MP tells 18-year-olds "No ID no sale"

14 August, 2007

MP Richard Burden is helping to spread the No ID No Sale message to young people in his area to help retailers selling age related products stay within the law.

The Birmingham Northfield MP has been writing to all 18-year-olds joining the electoral register in his constituency, reminding them how important it is to carry ID when buying alcohol or tobacco. Letters also enclose a CitizenCard application form.

Burden said: “It’s important that the laws on alcohol and tobacco are upheld, and there are stiff fines for shops that are caught selling to children. But I understand how difficult a No ID No Sale policy can be to implement, and I welcome the opportunity for all youngsters here in Northfield to get a CitizenCard. This will make their lives easier and in turn will help shop staff to stay within the law.”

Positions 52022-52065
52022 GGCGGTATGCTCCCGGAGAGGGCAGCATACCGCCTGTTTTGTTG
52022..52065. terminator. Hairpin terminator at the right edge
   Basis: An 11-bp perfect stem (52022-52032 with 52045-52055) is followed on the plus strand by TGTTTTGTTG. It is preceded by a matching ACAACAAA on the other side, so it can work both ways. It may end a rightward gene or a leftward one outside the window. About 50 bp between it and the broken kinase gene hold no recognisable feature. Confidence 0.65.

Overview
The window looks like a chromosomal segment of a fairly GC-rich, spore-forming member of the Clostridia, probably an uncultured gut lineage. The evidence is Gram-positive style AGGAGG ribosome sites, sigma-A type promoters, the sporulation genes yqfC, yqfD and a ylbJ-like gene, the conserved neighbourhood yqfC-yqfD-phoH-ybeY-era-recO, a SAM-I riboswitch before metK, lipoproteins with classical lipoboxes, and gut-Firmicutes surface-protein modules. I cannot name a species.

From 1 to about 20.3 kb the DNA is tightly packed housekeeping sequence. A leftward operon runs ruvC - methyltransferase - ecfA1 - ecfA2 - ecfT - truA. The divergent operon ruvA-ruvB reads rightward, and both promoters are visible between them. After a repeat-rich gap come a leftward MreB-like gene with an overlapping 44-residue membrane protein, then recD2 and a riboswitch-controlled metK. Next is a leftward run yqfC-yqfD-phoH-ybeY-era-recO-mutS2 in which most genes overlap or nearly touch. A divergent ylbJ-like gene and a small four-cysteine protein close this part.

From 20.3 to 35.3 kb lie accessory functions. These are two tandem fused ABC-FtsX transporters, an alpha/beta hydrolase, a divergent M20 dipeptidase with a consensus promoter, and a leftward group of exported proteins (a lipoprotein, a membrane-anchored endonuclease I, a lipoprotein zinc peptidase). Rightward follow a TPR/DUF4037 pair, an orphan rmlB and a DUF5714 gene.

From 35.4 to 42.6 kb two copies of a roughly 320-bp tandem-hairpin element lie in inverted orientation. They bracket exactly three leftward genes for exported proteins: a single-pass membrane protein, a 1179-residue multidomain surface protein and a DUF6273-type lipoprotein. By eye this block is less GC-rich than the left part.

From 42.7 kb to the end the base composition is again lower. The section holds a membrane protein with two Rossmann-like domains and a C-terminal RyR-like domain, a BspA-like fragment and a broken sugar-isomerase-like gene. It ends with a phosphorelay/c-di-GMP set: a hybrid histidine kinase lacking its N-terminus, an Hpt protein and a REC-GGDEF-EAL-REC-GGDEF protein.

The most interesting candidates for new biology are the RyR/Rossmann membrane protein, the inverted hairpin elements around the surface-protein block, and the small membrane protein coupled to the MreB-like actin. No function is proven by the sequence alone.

Association of Convenience Stores member, Bharat Amin, whose shop, Jash, was visited by the MP said he strongly supported the government’s No ID No Sale campaign.

“We often get youngsters trying to buy alcohol or cigarettes. It’s very difficult to tell their real age so we have to ask for ID. Unfortunately, customers without ID often become abusive so to prevent this we hand out a CitizenCard application form and tell them to get a card,” he said.




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Few things can bring communal pleasure so intimately as wine. Apart from a hot tub, perhaps. Sport can trigger mass jubilation, film gives us shared empathy, but wine has a nigh-unique ability to bestow conviviality among us through a shared bottle – which makes it especially galling that we spend so much time divided over it.

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